In short, you can use Advil Coated Tablets Pain Reliever and Fever Reducer for minor to moderate headaches or fever, but taking attention to its contraindications and side effects. So choose wisely!

Naproxen:

Naproxen sodium like the previous one is also a member of the group of nonsteroidal anti-inflammatory drugs (NSAIDs). It minimizes swelling, inflammation, and pain, and is used in order to reduce mild to moderate-severe pain accompanied by inflammation.

 

Naproxen sodium decreases pain caused by muscle damage (eg, in a bone, muscle, tendon, cartilage, or ligament), which is the main purpose of choosing it. Besides, it functions effectively in reducing the pain caused by tooth extraction, menstrual cramps, and postpartum cramps. Its mechanism starts with interrupting the production of prostaglandins, which are responsible for pain and inflammation.

 

This medicine is available under numerous brand names such as Aleve, Naprosyn, and Anaprox. Some brands of this medication can not be available in all forms (gel, capsule, extra strength or normal, etc.) and may not have been recommended for all of the conditions.

 

The main contraindications of Naproxen:

It is advised to not take naproxen beyond the five months of pregnancy (24 weeks of amenorrhea) or for a person who is younger than twelve years. Besides, any history of allergy or asthma triggered by using this medicine or a related medicine, in particular other non-steroidal anti-inflammatory drugs, acetylsalicylic acid (aspirin), or a history of allergy to one of the constituents of it, Naproxen would be prohibited.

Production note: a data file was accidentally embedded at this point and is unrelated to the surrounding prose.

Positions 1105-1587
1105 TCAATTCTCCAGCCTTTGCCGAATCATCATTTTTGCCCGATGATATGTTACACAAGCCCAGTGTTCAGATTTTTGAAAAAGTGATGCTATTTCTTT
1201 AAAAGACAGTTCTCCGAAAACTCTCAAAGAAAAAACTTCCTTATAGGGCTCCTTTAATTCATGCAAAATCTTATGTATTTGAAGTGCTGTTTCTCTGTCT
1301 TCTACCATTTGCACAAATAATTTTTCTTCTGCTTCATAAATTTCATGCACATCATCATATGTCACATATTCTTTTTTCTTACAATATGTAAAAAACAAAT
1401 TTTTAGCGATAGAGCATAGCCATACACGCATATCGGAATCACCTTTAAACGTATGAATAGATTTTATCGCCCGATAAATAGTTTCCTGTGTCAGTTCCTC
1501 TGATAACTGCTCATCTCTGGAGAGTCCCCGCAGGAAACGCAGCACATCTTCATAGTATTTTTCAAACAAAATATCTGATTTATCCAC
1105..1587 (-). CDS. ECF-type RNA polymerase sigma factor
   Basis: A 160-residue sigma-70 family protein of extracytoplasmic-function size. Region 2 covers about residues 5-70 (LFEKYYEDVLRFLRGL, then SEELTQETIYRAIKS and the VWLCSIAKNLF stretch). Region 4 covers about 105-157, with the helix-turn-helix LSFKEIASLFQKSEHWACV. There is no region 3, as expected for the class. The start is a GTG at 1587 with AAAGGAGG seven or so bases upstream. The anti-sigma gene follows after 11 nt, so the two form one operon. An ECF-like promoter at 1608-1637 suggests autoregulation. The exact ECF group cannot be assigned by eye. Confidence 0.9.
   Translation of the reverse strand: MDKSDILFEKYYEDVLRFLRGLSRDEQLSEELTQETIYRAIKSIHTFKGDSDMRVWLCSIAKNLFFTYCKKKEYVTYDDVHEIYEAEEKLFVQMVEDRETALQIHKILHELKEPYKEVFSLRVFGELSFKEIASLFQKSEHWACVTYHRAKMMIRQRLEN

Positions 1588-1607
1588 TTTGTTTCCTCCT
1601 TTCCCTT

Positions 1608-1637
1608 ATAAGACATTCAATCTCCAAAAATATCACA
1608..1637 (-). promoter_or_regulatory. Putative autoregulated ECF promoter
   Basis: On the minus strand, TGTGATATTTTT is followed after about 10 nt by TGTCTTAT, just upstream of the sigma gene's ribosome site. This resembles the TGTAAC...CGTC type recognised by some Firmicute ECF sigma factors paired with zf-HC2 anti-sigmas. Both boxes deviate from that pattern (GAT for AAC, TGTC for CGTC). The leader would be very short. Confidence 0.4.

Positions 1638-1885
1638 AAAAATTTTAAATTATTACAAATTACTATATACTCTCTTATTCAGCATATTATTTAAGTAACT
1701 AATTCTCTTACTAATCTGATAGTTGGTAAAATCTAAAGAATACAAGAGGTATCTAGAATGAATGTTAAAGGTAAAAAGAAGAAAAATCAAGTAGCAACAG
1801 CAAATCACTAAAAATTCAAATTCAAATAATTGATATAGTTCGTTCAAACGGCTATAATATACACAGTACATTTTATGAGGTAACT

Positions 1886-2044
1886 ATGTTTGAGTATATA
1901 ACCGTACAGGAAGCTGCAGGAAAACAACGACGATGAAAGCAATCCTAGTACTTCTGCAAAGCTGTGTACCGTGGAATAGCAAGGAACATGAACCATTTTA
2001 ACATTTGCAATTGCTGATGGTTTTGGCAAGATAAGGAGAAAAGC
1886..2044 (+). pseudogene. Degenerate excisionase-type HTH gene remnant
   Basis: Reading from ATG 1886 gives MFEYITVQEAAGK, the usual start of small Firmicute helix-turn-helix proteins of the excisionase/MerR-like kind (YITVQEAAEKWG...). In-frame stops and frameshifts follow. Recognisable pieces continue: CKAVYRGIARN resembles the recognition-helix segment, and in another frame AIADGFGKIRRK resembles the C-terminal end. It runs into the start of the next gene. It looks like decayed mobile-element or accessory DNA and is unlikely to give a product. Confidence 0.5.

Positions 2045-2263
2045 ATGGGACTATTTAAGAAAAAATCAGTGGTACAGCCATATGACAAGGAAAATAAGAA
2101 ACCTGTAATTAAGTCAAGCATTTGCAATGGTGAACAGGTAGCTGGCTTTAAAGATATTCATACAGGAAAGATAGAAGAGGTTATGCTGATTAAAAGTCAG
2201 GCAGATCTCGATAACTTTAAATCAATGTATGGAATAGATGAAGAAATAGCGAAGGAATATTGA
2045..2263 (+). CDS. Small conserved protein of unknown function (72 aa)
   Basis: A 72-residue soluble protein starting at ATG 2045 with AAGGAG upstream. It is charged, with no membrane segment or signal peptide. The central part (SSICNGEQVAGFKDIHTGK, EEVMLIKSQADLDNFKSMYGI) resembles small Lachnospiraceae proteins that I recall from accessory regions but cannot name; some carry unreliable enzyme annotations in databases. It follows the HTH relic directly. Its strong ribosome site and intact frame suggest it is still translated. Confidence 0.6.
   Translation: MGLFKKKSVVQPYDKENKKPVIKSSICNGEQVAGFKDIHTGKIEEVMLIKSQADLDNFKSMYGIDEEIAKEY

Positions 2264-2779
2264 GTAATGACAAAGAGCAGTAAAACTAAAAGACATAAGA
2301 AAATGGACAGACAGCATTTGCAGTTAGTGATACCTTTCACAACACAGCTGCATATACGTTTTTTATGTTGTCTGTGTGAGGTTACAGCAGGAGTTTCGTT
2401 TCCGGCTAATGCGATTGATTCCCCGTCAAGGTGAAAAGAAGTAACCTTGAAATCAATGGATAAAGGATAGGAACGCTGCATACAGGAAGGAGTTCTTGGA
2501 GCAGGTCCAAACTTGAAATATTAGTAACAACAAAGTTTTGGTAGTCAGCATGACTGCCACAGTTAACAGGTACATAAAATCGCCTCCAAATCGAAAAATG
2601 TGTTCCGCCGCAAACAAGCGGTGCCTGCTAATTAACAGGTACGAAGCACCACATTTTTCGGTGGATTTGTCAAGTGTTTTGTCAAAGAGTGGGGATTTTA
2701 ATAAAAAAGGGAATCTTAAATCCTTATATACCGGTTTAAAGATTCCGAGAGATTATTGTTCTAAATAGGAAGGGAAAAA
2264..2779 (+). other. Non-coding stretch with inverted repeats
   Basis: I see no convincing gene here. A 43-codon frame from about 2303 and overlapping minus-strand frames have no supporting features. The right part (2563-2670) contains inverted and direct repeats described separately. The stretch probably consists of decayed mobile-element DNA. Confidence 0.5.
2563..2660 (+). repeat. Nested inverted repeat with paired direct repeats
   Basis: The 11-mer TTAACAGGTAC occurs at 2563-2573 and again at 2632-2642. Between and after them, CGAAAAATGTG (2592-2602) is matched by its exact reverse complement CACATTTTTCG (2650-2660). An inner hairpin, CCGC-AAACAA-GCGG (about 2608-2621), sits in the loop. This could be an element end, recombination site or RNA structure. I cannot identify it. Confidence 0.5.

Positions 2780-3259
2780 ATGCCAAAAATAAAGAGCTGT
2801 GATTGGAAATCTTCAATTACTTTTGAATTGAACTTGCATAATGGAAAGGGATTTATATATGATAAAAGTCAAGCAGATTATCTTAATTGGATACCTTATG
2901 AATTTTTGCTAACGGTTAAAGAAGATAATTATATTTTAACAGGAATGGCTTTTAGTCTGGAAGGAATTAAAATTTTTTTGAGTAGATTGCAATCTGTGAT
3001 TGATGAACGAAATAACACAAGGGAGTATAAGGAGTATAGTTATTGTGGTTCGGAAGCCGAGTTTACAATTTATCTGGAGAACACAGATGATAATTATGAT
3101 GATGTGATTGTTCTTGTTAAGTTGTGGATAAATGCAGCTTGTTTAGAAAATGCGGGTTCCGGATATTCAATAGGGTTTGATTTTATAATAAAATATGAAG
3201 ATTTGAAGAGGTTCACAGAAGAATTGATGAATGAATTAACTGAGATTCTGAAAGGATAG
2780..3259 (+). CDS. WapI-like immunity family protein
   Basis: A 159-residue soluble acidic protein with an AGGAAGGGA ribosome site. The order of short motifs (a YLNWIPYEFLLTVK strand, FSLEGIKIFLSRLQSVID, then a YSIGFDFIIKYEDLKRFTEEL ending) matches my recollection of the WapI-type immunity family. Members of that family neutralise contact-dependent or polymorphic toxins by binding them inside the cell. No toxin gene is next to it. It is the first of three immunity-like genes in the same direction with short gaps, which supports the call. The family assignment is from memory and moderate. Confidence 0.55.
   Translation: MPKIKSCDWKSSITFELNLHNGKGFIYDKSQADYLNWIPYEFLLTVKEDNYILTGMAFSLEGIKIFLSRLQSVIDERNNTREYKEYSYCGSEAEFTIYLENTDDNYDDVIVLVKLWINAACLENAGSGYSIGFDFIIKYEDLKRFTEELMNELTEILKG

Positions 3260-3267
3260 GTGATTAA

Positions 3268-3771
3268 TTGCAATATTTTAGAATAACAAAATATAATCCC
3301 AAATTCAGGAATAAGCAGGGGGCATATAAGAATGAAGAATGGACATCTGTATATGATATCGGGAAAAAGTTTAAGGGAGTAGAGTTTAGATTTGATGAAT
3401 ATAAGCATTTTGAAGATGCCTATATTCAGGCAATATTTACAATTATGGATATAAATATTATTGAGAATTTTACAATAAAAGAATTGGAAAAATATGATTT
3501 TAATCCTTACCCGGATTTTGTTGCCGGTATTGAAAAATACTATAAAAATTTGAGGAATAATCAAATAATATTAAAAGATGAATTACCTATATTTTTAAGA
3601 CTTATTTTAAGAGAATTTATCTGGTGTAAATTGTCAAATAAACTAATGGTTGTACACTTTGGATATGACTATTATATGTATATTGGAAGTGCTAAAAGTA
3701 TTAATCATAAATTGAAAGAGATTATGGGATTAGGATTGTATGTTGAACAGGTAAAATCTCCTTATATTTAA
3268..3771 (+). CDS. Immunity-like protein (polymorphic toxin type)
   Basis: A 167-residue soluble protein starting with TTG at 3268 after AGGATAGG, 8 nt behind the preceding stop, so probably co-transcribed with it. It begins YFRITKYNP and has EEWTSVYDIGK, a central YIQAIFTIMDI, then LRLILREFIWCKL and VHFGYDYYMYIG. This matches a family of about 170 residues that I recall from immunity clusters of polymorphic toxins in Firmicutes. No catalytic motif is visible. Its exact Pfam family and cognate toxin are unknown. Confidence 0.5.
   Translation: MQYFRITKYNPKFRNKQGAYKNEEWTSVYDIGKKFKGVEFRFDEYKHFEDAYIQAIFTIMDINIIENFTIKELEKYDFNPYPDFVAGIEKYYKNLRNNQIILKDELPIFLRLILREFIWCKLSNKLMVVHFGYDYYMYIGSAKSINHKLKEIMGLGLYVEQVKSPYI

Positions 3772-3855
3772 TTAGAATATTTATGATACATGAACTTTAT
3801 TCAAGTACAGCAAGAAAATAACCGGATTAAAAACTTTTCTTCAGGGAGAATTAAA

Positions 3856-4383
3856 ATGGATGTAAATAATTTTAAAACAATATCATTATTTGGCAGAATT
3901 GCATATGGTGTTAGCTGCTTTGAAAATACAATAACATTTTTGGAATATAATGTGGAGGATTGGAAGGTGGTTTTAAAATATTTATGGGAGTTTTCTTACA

Besides, Naproxin would be not recommended in all cases of gastrointestinal bleeding or ulcers of the stomach or old duodenum, evolving or recurring, linked to previous treatments with NSAIDs. There are many contraindications of Naproxen related to severe disease of the liver, kidney, and heart.

 

The side effects of Naproxen:

As known, many medications can cause side effects. A side effect is an unwanted response to a drug when taken even in normal doses. It can be minor or severe, temporary or permanent.

The side effects will not be experienced by everyone who takes this medication. If you are concerned about side effects, discuss the risks and benefits of this medication with your healthcare professional. At least 1% of people taking this medicine reported the following side effects. Many of these side effects can be managed and a few may go away on their own over time.

In addition to its desired effects, Naproxin may occasionally cause certain unwanted effects (side effects), including heartburn, headaches, dizziness, sleepiness, and increased blood pressure. Besides, it can make the skin more sensitive to the sun or sunlamps.

 

How do we choose the best format and dose for great results?

Like ibuprofen (NSAID), Naproxen is another second-line defense NSAID recommended for reducing because NSAIDs tend to be associated with more side effects than acetaminophen.

Naproxen works very similarly to Ibuprofen, so the two components have comparable effects and side effects. Naproxen can be used to reduce pain, fevers, inflammation, and some cold symptoms. But serious side effects—like heart attack, stroke, and gastrointestinal bleeding—can occur, particularly if the pain reliever is used regularly over long periods.

The recommended dose of naproxen is 200 mg. It is recommended to take one caplet as needed, every eight hours. The maximum dose is 600 mg per day, which is three caplets per day. Naproxen is also usually available as Aleve, for which the recommended dose is 220 mg.

In short, the best form of Naproxen is the Aleve Pain Reliever & Fever Reducer Caplets. It is effective for reducing moderate pain or for inflammation. It is also used to relieve osteoarthritis, as well as for other indications. Its effects can be felt within an hour which is one of the most desirable and active medications.